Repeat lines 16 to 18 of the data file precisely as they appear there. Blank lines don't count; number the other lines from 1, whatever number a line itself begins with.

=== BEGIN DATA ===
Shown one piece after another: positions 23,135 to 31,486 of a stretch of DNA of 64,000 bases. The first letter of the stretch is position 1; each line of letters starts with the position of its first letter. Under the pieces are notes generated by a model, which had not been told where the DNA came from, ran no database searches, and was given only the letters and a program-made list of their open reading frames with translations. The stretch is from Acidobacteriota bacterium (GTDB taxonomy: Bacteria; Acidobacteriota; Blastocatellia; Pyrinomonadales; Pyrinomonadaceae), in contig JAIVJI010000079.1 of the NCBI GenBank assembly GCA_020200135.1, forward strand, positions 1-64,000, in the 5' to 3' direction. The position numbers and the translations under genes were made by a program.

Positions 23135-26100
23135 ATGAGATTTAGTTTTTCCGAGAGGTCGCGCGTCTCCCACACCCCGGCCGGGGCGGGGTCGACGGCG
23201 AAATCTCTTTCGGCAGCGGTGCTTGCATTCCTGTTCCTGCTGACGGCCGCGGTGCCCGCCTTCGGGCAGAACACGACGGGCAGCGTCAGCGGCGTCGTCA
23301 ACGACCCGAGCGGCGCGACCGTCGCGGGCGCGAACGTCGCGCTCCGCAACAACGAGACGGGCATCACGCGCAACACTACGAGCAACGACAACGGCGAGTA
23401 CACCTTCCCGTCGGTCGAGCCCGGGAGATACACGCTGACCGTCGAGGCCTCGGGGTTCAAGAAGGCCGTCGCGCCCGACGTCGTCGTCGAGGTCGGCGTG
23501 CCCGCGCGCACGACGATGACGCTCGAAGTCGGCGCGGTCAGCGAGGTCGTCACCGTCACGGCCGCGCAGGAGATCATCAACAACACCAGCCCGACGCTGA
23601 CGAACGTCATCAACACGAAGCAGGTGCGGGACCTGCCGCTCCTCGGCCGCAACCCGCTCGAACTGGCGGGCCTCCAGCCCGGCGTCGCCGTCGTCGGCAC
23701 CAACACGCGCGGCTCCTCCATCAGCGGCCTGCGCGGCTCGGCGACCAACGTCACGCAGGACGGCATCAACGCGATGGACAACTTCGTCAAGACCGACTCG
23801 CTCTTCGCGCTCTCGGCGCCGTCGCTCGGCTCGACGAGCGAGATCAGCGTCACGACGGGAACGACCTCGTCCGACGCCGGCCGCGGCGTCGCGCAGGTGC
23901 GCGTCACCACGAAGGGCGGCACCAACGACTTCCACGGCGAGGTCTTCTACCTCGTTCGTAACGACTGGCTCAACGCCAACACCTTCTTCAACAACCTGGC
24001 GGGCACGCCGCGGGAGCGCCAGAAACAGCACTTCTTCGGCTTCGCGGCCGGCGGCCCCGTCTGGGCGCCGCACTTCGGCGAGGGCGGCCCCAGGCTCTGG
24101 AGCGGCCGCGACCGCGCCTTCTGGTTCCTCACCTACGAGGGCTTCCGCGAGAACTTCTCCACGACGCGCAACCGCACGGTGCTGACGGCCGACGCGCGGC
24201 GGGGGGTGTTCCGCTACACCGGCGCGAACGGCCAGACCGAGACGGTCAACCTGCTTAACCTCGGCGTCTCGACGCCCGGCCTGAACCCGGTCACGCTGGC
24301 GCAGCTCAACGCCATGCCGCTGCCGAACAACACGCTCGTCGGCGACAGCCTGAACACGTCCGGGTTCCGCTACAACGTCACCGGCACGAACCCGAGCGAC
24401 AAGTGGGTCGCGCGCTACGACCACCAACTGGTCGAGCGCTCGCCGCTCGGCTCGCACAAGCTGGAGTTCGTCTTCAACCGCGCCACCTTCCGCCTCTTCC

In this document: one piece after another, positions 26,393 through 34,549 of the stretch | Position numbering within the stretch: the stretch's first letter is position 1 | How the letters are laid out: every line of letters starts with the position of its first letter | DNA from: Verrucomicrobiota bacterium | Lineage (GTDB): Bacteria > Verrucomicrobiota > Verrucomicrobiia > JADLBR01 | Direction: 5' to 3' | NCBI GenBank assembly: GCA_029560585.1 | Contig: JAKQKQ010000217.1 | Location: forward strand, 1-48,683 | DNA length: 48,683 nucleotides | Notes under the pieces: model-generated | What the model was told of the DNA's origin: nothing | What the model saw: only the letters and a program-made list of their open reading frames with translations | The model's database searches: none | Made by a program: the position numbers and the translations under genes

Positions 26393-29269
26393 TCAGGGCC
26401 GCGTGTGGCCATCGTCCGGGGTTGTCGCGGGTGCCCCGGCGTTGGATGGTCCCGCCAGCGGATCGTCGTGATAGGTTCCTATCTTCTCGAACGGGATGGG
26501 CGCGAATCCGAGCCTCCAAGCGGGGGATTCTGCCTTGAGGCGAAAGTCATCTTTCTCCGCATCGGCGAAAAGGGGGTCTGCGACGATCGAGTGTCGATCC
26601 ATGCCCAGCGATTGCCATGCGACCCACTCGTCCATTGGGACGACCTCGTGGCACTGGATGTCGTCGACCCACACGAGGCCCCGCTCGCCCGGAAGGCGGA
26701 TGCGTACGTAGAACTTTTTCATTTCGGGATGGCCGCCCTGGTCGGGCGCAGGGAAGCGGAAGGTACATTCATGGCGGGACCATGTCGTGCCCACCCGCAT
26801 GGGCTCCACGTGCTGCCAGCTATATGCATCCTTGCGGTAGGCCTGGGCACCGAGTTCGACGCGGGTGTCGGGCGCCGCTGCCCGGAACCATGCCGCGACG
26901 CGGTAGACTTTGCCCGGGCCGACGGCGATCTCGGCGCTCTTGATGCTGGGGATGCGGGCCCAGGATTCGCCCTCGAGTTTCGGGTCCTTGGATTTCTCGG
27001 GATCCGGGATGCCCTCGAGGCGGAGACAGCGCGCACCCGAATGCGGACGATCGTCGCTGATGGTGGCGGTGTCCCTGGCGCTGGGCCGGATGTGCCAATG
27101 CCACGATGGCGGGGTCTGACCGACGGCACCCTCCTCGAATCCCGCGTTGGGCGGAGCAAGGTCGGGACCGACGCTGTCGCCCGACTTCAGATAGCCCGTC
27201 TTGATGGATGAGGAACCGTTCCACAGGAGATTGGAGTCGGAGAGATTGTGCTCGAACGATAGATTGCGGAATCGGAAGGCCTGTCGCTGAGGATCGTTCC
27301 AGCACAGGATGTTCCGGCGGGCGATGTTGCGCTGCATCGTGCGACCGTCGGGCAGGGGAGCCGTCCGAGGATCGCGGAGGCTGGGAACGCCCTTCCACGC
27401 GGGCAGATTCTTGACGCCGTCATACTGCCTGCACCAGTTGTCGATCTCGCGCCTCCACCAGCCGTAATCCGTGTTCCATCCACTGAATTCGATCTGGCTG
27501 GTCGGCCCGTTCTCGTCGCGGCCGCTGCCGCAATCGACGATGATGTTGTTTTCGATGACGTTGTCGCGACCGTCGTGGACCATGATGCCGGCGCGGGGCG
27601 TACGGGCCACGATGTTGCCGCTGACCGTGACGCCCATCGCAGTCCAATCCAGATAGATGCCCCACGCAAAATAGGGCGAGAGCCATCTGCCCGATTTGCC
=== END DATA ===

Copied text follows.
24401 AAGTGGGTCGCGCGCTACGACCACCAACTGGTCGAGCGCTCGCCGCTCGGCTCGCACAAGCTGGAGTTCGTCTTCAACCGCGCCACCTTCCGCCTCTTCC

In this document: one piece after another, positions 26,393 through 34,549 of the stretch | Position numbering within the stretch: the stretch's first letter is position 1 | How the letters are laid out: every line of letters starts with the position of its first letter | DNA from: Verrucomicrobiota bacterium | Lineage (GTDB): Bacteria > Verrucomicrobiota > Verrucomicrobiia > JADLBR01 | Direction: 5' to 3' | NCBI GenBank assembly: GCA_029560585.1 | Contig: JAKQKQ010000217.1 | Location: forward strand, 1-48,683 | DNA length: 48,683 nucleotides | Notes under the pieces: model-generated | What the model was told of the DNA's origin: nothing | What the model saw: only the letters and a program-made list of their open reading frames with translations | The model's database searches: none | Made by a program: the position numbers and the translations under genes

Positions 26393-29269